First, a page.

Saturday, 2 June 2012

Markets tumble as US employment slows, global manufacturing weakens

Markets were hit on Friday as economic data provided clear signals of a slowing global economy. The S&P 500 plunged 2.5 percent, its biggest drop since November, and the STOXX Europe 600 fell 1.9 percent. The US 10-year Treasury yield fell 10 basis points to 1.46 percent. Oil plunged 3.8 percent to an eight-month low of $83.23 a barrel.

In the US, the employment report on Friday showed that the economy added just 69,000 jobs in May. The unemployment rate rose to 8.2 percent in May from 8.1 percent in April.

Manufacturing in the US also showed signs of slowing. The Institute for Supply Management's manufacturing index fell to 53.5 in May from 54.8 in April. Markit's manufacturing PMI fell to 54.0 in May from 56.0 in April.

Growth in personal income also slowed to 0.2 percent in April from 0.4 percent in March. Encouragingly, however, consumer spending increased 0.3 percent in April, better than the 0.2 percent increase in March.

Construction spending also increased 0.3 percent in April, the same rate as in March.

In any case, the US economy is easily outperforming the eurozone economy, where the unemployment rate was 11.0 percent in April, the same as in March and the highest on record. In addition, Markit's manufacturing PMI for the euro area fell to 45.1 in May from 45.9 in April.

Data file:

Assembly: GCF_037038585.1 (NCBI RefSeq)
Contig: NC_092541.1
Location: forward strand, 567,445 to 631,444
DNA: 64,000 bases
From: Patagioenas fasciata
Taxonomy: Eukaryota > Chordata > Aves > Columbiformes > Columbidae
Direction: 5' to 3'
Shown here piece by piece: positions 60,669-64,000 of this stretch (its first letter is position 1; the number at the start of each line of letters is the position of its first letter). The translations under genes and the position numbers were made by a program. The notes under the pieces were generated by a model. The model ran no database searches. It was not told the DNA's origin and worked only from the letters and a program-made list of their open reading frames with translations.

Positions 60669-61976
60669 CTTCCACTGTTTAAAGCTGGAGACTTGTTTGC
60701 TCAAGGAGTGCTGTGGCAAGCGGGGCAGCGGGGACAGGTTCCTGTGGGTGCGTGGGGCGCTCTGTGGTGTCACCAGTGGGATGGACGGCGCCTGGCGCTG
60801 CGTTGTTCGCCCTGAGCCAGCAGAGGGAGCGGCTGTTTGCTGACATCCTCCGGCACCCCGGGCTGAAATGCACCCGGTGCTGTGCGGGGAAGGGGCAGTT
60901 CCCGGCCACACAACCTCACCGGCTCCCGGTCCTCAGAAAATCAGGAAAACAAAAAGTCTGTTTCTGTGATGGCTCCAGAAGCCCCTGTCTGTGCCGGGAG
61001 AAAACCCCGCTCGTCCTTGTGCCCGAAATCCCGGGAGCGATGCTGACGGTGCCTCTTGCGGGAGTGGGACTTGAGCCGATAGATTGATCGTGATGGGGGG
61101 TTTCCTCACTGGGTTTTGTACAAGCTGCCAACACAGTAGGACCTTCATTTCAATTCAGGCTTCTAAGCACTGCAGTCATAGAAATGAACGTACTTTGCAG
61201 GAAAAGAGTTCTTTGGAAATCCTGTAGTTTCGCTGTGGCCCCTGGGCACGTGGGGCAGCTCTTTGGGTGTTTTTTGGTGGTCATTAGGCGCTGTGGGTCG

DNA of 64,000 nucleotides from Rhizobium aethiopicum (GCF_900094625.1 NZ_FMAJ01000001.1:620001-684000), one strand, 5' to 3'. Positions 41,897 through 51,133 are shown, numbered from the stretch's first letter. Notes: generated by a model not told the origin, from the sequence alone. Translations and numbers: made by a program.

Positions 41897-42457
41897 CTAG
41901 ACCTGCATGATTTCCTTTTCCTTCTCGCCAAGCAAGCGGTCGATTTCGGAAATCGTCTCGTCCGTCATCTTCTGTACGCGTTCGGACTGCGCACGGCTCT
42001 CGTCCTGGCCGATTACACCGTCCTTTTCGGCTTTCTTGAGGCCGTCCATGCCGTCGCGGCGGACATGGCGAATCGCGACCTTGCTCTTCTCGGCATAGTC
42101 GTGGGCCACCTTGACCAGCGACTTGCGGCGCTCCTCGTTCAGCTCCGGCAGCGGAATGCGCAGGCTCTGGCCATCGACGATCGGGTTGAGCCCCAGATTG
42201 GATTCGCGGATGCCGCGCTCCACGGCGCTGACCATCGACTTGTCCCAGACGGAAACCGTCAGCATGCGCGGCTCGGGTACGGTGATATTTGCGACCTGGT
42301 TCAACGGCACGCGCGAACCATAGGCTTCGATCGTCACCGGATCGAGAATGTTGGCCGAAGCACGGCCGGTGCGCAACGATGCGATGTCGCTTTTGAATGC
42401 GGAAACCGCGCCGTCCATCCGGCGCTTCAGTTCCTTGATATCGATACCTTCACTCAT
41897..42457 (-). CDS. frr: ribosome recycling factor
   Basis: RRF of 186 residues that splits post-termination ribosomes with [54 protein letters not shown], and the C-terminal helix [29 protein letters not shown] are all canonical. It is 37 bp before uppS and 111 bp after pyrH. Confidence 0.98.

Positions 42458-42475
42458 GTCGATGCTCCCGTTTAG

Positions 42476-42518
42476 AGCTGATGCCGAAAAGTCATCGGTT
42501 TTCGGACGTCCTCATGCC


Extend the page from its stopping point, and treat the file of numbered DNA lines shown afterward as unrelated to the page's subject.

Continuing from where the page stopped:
Elsewhere in Europe, there has been a dramatic collapse in manufacturing in the UK. The Markit/CIPS manufacturing PMI plunged to 45.9 in May, the lowest reading since May 2009, from 50.2 in April.

Even China's manufacturing sector is at risk of contraction. HSBC's manufacturing PMI fell to 48.4 in May from 49.3 in April. The China Federation of Logistics and Purchasing's manufacturing PMI fell to 50.4 in May from 53.3 in April.

Rounding off the manufacturing purchasing managers surveys in the major economies, Japan had earlier in the week managed to avoid showing a decline. Nevertheless, the Markit/JMMA Japan manufacturing PMI was barely in expansion in May, coming in at 50.7, unchanged from the previous month.

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